School closures through the pandemic made delivering elements of the curriculum quite difficult, despite opening up positive opportunities for remote learning elsewhere. For geography fieldwork in particular, being unable to leave our homes did not lend itself well to engaging pupils with the outdoors. Here, Brendan Morris, Geography Teacher and Head of Year 11 at Stamford School, highlights the importance of maximising opportunities for re-engaging with fieldwork, and offers some ideas on how.
One of the most poignant recollections of teaching geography virtually was looking into the camera lens and thinking, “is this what my subject has been reduced to?” I am sure that many other geography teachers across the country felt the same way during lockdown and that the subject was losing its unique selling point – the ability to study in the field. As we enter the final stages of roadmap out of this pandemic (and hopefully to normality), this blog is somewhat of a call to arms, a call to subject experts to reconnect their students with places, experiences and the, ‘doing,’ of geography in the physical world.
The curriculum component of fieldwork is of fundamental importance to a high-quality geographical education with teaching and learning taking place through the first-hand experience of phenomena (Boyle et al., 2007). Geographical fieldwork is the quintessential vehicle through which students’ construct their own learning and become more acquainted with the subject discipline. Yet, it is the very task that, as practitioners, we are sometimes quick to find constraints as to why these types of tasks cannot be completed. The Geographical Association and the Field Studies Council have put together a bank of resources to help overcome these constraints and offer advice on a variety of fieldwork approaches.
At this juncture, you may be considering the simplicity (or even possibly condescending) nature of the blog and how fieldwork is integral for the subject of geography. Please allow me a moment for my argument to become more nuanced. The turbulent nature of 2020 has caused difficulties for many teachers to undertake physical fieldwork activities, yet as a profession, we have successfully adapted and responded to these challenges through virtual fieldtrips of glaciated landscapes, “fieldwork live,” broadcasts by the FSC or the use of StoryMaps within ArcGIS. Now, is the moment to apply the subject’s two most important concepts: space and time to re-establish the importance of physical fieldwork.
Fieldwork does not have to be exotic or expensive for it to constitute, “fieldwork.” The salient issue is allowing students the opportunity – at whatever scale – to understand and appreciate the messiness of geographical reality. The practicalities of delivering fieldwork are tough at the best of times within a normal school year, let alone a COVID year where teachers are inundated with CAG/TAG marking. One question I have certainly asked of myself, upon the return to the physical classroom is, “can this material be delivered practically outside?”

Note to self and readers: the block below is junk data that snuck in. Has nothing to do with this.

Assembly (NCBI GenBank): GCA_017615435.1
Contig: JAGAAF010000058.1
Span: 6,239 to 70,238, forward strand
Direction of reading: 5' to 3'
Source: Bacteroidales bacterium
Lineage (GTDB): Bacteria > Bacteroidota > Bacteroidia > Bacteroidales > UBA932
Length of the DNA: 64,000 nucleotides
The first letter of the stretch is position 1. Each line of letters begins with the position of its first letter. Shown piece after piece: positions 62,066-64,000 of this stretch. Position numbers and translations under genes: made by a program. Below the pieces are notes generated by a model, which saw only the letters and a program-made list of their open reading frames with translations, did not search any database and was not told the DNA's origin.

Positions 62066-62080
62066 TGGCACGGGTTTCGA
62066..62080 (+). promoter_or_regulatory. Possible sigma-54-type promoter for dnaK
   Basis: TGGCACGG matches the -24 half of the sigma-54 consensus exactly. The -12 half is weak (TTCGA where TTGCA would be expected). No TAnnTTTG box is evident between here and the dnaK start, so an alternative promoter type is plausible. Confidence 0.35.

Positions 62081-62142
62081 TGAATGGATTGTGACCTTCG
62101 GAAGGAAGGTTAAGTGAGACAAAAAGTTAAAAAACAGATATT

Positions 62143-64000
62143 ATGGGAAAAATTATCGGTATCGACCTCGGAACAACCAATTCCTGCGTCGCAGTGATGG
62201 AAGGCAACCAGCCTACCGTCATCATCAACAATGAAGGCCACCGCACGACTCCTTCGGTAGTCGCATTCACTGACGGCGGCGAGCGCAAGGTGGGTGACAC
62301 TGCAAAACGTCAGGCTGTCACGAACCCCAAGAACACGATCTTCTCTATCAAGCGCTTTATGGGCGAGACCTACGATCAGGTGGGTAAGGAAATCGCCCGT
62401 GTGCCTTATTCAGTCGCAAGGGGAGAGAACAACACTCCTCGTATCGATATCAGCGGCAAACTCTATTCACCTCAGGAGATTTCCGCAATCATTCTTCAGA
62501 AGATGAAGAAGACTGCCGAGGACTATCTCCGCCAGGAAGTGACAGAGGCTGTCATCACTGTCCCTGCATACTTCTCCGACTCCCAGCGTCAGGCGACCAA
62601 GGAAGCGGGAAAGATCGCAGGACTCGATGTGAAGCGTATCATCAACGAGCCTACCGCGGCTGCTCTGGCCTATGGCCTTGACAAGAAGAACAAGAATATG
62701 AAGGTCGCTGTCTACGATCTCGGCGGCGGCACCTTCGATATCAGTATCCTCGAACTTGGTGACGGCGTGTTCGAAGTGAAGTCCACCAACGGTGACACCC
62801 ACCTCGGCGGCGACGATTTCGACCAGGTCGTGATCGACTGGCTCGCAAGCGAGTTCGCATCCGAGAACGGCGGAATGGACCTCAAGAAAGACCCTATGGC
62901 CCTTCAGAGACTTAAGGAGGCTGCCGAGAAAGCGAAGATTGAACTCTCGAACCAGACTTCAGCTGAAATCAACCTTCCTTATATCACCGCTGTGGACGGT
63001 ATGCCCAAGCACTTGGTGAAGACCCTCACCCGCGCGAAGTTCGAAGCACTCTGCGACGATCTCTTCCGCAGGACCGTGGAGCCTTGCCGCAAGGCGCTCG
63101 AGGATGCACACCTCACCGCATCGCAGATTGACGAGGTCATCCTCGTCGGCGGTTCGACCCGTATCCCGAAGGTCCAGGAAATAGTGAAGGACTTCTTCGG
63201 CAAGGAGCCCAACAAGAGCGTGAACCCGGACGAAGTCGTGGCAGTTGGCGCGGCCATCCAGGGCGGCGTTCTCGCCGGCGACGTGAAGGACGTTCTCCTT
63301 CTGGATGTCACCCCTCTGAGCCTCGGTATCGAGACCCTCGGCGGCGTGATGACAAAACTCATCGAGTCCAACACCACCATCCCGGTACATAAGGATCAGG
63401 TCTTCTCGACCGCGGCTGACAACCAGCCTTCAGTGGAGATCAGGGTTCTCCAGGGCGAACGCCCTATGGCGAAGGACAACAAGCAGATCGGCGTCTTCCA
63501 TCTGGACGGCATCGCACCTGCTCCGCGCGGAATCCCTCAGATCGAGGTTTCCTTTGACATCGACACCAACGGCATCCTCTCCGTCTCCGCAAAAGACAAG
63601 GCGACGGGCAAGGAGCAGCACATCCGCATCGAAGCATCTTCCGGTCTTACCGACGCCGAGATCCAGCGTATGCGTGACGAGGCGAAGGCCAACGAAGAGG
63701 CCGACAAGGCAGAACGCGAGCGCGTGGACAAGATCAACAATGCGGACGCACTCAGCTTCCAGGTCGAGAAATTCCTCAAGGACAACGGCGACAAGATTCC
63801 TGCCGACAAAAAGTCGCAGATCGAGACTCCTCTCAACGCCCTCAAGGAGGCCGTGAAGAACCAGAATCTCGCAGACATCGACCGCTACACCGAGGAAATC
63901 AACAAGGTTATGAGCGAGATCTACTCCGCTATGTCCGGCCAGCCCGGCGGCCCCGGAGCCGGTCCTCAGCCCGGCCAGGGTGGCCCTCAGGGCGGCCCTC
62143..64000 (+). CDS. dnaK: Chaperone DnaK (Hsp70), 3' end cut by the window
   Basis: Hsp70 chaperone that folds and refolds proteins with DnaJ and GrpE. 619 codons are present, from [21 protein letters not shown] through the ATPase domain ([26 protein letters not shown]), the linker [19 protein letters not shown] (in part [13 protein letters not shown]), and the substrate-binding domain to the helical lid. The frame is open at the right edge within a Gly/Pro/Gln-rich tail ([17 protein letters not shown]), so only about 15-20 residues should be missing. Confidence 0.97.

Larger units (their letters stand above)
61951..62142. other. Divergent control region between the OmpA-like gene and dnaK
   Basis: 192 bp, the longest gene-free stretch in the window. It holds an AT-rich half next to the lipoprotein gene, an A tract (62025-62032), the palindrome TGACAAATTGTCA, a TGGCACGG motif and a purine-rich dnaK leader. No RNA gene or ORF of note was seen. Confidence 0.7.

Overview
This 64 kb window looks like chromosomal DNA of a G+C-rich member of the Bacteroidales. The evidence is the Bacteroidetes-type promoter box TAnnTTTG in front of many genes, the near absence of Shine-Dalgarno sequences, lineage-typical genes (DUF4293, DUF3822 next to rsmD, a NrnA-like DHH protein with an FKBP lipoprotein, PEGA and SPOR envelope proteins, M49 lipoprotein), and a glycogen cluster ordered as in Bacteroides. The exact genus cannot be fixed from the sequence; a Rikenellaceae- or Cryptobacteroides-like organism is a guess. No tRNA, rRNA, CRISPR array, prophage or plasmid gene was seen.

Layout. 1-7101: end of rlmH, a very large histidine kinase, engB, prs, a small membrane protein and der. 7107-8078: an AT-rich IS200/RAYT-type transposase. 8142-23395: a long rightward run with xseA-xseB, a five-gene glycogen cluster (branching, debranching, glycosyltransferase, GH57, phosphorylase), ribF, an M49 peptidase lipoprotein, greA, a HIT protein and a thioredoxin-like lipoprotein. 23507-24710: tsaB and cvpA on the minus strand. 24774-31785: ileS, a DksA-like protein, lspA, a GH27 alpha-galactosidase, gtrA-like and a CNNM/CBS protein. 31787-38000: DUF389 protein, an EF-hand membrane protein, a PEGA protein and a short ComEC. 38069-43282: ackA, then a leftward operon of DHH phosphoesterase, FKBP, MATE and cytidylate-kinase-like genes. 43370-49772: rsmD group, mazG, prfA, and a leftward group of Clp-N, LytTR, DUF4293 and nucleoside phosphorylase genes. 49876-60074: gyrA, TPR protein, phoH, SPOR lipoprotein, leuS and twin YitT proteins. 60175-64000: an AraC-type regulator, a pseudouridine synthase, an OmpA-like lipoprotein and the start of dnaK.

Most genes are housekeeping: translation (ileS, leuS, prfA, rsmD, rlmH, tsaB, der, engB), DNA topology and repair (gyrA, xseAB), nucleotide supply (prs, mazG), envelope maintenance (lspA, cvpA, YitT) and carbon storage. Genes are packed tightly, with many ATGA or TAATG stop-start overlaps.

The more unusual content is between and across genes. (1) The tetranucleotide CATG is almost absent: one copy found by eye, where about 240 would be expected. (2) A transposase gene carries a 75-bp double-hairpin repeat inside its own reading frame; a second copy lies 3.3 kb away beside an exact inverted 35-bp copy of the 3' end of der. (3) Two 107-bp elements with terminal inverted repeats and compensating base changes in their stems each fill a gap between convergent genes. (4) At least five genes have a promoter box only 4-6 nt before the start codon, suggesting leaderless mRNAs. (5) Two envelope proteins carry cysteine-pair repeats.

Again I risk stating the obvious but not all lessons are adaptable for outdoor learning but certainly within Key Stage 3, there is increased flexibility for outdoor learning to take place and enable your students to rediscover their engagement with the external world. My Year 7 classes are currently studying about weather and climate and have used Skitch App to interpret the daily weather which which has fed into a larger micro-climate study project after the May half-term and will require four double lessons (75mins) to complete the booklet. I attach an adaptable Key Stage 3 microclimate booklet with this particular blog. Within Key Stage 4, is there the possibility of reordering subject material that may lend itself to outdoor learning? Particular topics that spring to mind include the deliverance of field sketches or experiencing climatic conditions when teaching about heatwaves.
With the compulsory deliverance of fieldwork at Key Stage 5 – can this summer term provide your students with an opportune time to practice, or even collect, their data for their A-level investigations? At the Stamford Endowed Schools, we provided our Year 12 geographers with designated human and physical fieldwork days that were delivered on site.
Despite there being a number of planning, equipment and location difficulties/ obstacles. These can be definitely overcome and I do wonder about the long-term benefits that this will have for our students, if we actively use this summer time to maximise the amount of outdoor learning and fieldwork. As a key advocate of constructivism and the importance that the OECD place on what education will look like in 2030 with collaboration, communication and critical thinking being of salient importance – fieldwork holds the key for the discipline to once again be reunited with the element that makes the subject so unique and special. After all as John Dewey states,
‘give the pupils something to do, not something to learn; and the doing is of such a nature as to demand thinking; learning naturally results.’